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a. A representation of the form of a person or object, such as a painting or photograph.
b. A sculptured likeness.
2. Physics An optically formed duplicate, counterpart, or other representative reproduction of an object, especially an optical reproduction formed by a lens or mirror.
a. One that closely or exactly resembles another: He is the image of his uncle.
b. Likeness; semblance: Genesis says that man was made in the image of God.
a. The opinion or concept of something that is held by the public: the public's image of business leaders as greedy.
b. The concept or character projected to the public, as by a person or institution, especially as interpreted by the mass media: an actor who tried to convey an image of refined beauty.
5. A typical example or embodiment: That child is the image of good health.
6. A mental picture of something not real or present: Our image of the cottage did not conform with reality.
7. A vivid description or representation in words, especially a metaphor or simile: The poem uses the image of a barren tree to convey feelings of desolation.
8. Mathematics A set of values of a function corresponding to a particular subset of a domain.
9. Computers An exact replica of the contents of a storage device, such as a hard disk, stored on a second storage device, such as a network server.
10. Obsolete An apparition.
tr.v. im·aged, im·ag·ing, im·ag·es
a. To make or produce a likeness of: imaged the poet in bronze.
b. To mirror or reflect: a statue imaged in the water.
c. To make a visual representation of (an object) using remote scanning or technology such as magnetic resonance imaging: imaged the diseased kidneys; imaged the surface of Mars.
2. To symbolize or typify: a kneeling woman imaging the nation's grief.
3. To picture mentally; imagine or visualize: imaged each dive before doing it.
4. To describe, especially so vividly as to evoke a mental picture: The passage images what it's like to grow up poor.
5. Computers
a. To print (a file) using a laser printer, imagesetter, direct-to-plate press, or similar device.
b. To transmit (an exact replica of the contents of a storage device) to another storage device: imaged the hard drive to the server.

[Middle English, from Old French, from Latin imāgō; see aim- in Indo-European roots.]

im′age·less adj.
im′ag·er n.
i·mag′i·nal (ĭ-măj′ə-nəl) adj.


 (ĭ-mā′gō, ĭ-mä′-)
n. pl. i·ma·goes or i·ma·gi·nes (-gə-nēz′)
1. An insect in its sexually mature adult stage after metamorphosis.
2. Psychology An often idealized image of a person, usually a parent, formed in childhood and persisting unconsciously into adulthood.

[Latin imāgō, imāgin-, image; see aim- in Indo-European roots.]

i·ma′gi·nal (ĭ-măj′ə-nəl, -mā′jə-, -mä′gə-) adj.


1. (Zoology) of, relating to, or resembling an imago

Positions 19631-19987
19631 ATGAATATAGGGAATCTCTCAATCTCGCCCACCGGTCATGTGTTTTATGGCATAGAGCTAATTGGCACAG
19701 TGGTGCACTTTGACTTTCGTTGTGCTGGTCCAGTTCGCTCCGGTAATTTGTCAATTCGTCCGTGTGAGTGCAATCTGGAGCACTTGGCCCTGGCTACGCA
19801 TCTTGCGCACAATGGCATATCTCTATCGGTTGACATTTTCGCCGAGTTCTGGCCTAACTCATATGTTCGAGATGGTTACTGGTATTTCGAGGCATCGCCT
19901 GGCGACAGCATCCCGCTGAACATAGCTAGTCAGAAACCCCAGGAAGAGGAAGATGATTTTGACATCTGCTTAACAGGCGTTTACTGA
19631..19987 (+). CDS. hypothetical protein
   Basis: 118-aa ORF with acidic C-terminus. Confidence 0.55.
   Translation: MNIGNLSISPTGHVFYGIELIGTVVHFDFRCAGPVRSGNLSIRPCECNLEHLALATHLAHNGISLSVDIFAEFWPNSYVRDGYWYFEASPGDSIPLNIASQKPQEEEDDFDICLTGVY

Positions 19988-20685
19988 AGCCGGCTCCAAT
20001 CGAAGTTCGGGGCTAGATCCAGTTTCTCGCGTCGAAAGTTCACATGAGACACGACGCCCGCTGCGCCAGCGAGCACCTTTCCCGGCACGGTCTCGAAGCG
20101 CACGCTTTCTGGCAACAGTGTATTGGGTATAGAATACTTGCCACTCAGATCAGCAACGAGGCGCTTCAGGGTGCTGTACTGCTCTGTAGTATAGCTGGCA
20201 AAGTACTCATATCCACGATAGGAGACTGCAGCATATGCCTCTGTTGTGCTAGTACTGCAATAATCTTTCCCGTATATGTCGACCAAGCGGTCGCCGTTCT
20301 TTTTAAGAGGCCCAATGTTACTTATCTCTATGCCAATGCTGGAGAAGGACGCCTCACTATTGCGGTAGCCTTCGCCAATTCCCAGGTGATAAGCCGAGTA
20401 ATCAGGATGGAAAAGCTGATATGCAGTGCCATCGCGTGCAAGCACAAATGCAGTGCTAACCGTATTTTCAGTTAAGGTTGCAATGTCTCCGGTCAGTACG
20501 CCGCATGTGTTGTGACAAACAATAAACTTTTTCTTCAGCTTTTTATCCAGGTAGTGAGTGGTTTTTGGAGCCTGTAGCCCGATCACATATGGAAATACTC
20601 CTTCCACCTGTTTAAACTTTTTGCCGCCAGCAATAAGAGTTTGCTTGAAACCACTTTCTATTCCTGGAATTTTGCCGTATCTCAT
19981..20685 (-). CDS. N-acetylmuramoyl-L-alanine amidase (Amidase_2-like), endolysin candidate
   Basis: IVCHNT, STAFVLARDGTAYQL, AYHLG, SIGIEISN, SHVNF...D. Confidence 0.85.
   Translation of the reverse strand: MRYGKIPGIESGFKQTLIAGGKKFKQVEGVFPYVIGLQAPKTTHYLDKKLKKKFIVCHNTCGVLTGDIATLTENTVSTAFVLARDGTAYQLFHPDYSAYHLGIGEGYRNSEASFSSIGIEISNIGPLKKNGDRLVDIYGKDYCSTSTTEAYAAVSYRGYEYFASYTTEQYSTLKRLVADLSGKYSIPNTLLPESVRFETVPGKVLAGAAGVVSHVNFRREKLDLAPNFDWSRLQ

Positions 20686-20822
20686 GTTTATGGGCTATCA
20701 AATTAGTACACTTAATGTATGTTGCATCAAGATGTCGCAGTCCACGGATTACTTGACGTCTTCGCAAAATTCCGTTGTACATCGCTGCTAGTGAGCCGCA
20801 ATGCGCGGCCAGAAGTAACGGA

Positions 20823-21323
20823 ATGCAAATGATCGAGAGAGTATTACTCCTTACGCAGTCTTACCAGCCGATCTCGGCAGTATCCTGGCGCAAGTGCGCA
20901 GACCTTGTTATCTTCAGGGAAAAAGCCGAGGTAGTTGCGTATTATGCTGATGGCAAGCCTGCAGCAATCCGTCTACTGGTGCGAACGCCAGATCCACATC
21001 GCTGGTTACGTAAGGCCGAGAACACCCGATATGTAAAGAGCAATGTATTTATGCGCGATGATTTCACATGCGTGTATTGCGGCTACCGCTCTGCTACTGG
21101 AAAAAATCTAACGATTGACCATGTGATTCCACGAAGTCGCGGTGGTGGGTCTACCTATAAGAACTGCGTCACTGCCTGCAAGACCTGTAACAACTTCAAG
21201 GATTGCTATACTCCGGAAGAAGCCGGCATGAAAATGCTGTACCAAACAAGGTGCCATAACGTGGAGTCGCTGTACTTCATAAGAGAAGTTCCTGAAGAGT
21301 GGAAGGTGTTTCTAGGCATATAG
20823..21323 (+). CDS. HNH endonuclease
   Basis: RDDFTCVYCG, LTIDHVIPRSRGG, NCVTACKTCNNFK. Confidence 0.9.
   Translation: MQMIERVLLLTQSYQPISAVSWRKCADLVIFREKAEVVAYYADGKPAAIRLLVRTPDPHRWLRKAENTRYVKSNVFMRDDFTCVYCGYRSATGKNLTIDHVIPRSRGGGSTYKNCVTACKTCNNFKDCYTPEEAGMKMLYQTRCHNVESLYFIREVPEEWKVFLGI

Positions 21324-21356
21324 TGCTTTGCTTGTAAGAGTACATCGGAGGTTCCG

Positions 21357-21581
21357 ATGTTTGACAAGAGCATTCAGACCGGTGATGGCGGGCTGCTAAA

2. of or relating to an image


(ɪˈmeɪ gə nl, ɪˈmɑ-)

adj. Entomol.
of, pertaining to, or having the form of an imago.
[1875–80; < New Latin imago]
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References in periodicals archive ?
A second element is appropriate literary artistry since narrative imaginal stories seek to capture the imagination of the listeners and maintain a kind of enchantment and suspension of judgement.
Exposure therapy is essentially an extinction paradigm in which clients are repetitively exposed to intolerable traumatic memories through imaginal or in vivo experience.
It is not a blueprint, nor a prank, but a prompt for the imagination--an imaginal machine.
El puente de Karlovo con sus decenas de esculturas, hiper decorado, las puertas de la ciudad al estilo medieval, las calles de adoquines, las plazas rodeadas de edificios antiguos y oscuros, el hotel de largos pasillos de piedra, todo me hacia entrar en una especie de tiempo paralelo, en una realidad imaginal que me mantenia con los pies casi separados del suelo al andar.
El-Zein claims that it "was already mentioned in this book that jinn are imaginal beings, which means they manifest themselves within the parameters of an immaterial corporeality" (italics added) (p.
It is characterized by ceaseless movement as intimated by his description of the imaginal as a place that is a non-place, which situates and consists in situating rather than being situated (1972, p.
After an overview of the program and a review of the literature on gambling treatment, they walk therapists through 10 sessions, and three further elective sessions on assessment, psychoeducation and self-management strategies to stabilize gambling, cognitive restructuring, relaxation and imaginal exposure, problem solving and goal-setting skills training, managing negative emotions, preventing relapse and maintaining therapeutic gains, assertiveness skills training, getting out of debt, and teaching significant others strategies for coping or dealing with the gambler's behavior.
For Corbin, the imaginal signifies all that we come upon in the realm of "the Angel," a transcendent dimension humans can enter only through the cultivation of vision: "Its growth is concomitant with a visionary apperception, giving shape to the supersensory perceptions and constituting that totality of ways of knowing that can be grouped under the term hierognosis.
Even though you are approaching Sappho in translation, that is no reason you should miss the drama of trying to read a papyrus torn in half or riddled with holes or smaller than a postage stamp--brackets imply a free space of imaginal adventure.
Occasionally readers may feel like they've intruded into an interesting conversation but missed the introductory context as in discussions of the imaginal body.
Written for graduate psychology students, it includes new chapters on imaginal exposure and techniques for treating the seriously mentally ill.